Essay on Stock Buybacks and Asset-Lite Management

The Boeing Buyback

He that maketh haste to be rich shall not be innocent.
The Holy Bible: Proverbs 20
The concept of ‘earning power’ expressed as a definite figure and the derived concept of intrinsic value as something definite and ascertainable cannot be safely accepted as a general premise of security analysis.
Benjamin Graham & David L. Dodd, Securities Analysis, 1934


As capital flow analysts, we generally focus on ‘big picture’ information – macro flows compiled by the Federal Reserve Bank, with background on taxes, government policy, demographics, and sociological trends.

Sometimes, however, it is useful to check conclusions by examining individual companies. Such anecdotal evidence helps validate hypotheses derived from macro data.

To corroborate the connection between asset-lite management and stock buybacks, we will look into the history of the Boeing Company during the final years of the Great Bubble.

Boeing was chosen for this examination because Joseph Albaugh, President (Space and Communications) of The Boeing Company, spoke at the AIAA Global Air and Space Conference on May 11, 2020 , at the apex of the Great Stock Bubble, reminding fellow executives of the significance of asset-lite management, and because Boeing was not, at the time, known for management misbehavior.

Inherently Asset-Lite Business

Boeing was selected for study because, as representing American big business at the millennium, the company was reputable and unsullied by financial scandals.

Mr. Albaugh, who subsequently became president and CEO of Boeing and a presidential advisor during the Bush administration, said at that time:

First if you look at business today, businesses are not rewarded for asset-heavy endeavors. … Today businesses are rewarded for transforming raw information into usable data … and for increasing the efficiency of so-called transactional activity – searching for information, coordinating events, and monitoring performance. This kind of business is inherently asset-light and it's very different from many of ours.

(‘Aerospace Management Challenges of the Next Century’ Joseph Albaugh)

In May 2000, Boeing was the world’s largest producer of commercial jets and satellites and one of the largest military aircraft contractors.

The company was at the tip of the spear of America’s industrial power and technological prowess – the maker of the Boeing 747, the Space Shuttle, the 18-E/S Super Hornet fighter jet, the Delta rocket launch vehicles, the satellites used in the Global Positioning System, many parts of the Space Station, and other impressive hardware.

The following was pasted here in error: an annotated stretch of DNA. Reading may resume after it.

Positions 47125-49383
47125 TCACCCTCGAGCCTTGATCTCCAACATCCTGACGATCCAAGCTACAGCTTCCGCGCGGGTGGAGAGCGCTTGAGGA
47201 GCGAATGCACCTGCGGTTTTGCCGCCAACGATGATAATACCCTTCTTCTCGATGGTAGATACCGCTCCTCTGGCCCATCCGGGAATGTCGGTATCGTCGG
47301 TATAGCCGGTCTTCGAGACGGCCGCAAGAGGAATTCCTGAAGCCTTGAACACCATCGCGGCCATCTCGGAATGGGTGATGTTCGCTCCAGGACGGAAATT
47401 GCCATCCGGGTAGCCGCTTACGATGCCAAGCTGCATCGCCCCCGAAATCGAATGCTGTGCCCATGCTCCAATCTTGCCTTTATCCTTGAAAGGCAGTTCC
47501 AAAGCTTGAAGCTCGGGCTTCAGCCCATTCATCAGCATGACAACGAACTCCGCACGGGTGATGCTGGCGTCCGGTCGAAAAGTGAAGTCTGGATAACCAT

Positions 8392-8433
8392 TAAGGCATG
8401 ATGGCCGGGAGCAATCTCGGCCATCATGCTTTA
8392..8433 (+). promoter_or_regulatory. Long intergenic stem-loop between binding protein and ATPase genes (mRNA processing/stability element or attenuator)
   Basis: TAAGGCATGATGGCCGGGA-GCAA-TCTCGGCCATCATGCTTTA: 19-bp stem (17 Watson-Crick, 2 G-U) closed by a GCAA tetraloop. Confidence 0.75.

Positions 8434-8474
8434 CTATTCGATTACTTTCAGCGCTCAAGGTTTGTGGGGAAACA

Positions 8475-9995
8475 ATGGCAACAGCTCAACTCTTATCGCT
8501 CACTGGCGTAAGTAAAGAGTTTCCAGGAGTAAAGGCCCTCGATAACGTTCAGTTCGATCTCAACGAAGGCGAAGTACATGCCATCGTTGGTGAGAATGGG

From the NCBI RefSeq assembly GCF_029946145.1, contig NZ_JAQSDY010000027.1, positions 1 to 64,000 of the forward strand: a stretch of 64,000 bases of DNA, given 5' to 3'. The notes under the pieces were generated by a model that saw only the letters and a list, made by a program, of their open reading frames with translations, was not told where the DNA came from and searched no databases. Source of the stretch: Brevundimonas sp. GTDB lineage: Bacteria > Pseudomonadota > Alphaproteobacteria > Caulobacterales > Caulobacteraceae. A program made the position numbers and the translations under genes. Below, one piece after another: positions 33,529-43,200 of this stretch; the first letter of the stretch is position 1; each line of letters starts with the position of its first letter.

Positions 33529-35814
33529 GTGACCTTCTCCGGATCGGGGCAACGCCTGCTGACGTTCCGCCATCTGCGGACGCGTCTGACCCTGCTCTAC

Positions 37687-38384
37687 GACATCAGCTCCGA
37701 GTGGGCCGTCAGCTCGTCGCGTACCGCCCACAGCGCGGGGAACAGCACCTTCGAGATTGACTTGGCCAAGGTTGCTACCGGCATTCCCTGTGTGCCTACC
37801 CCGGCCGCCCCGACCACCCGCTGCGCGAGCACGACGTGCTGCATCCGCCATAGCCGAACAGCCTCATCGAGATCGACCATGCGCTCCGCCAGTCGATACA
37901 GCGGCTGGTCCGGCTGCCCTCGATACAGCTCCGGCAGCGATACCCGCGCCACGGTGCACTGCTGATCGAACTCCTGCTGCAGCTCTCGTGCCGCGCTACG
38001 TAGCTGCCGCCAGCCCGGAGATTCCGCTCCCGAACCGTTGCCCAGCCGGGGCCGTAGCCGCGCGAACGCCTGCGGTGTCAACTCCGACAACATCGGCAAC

Boeing represented the best in American industry – one of the few remaining manufacturers of products in which the United States retained a favorable balance of trade.

Boeing was a vital part of what President Eisenhower called the ‘military-industrial complex’.

Its connections to the nexus of power in Washington were impeccable. There was a revolving door and Old Boy Net involving company directors, executives, employees, and the Department of Defense, the U.S. Military, NASA, Congress, famous universities, and other large corporations. Boeing had over 160,000 employees.

Boeing's Board of Directors

In 2001, Boeing’s board of directors was made up of figures from the very apex of American society. Ex-government people included:

Three members of the board had been CEOs of other blue chip companies: Minnesota Mining and Manufacturing Company (3M), Hewlett-Packard Company, and Edison International.

Two directors were long-time senior executives of Boeing.

Institutional investors were represented by John H. Biggs, Chairman President and Chief Executive Officer of the Teachers Insurance and Annuity Association-College Retirement Equities Fund (TIAA-CREF).

As discussed in the essay on Corporate Governance, Mr. Biggs, through TIAA-CREF, was a leading spokesperson for corporate governance, strongly favoring ‘competitive remuneration’ for company executives and options as a way to link management pay to stock prices.

Boeing was listed on the New York Stock Exchange. In April 2003, its shares were rated a ‘strong buy’ by Standard & Poor’s. Boeing was a blue chip stock.

In essence, the company was controlled by institutions and insiders.

About one-half of one percent of Boeing equity was traded each day on the exchange.

Space Age Accounting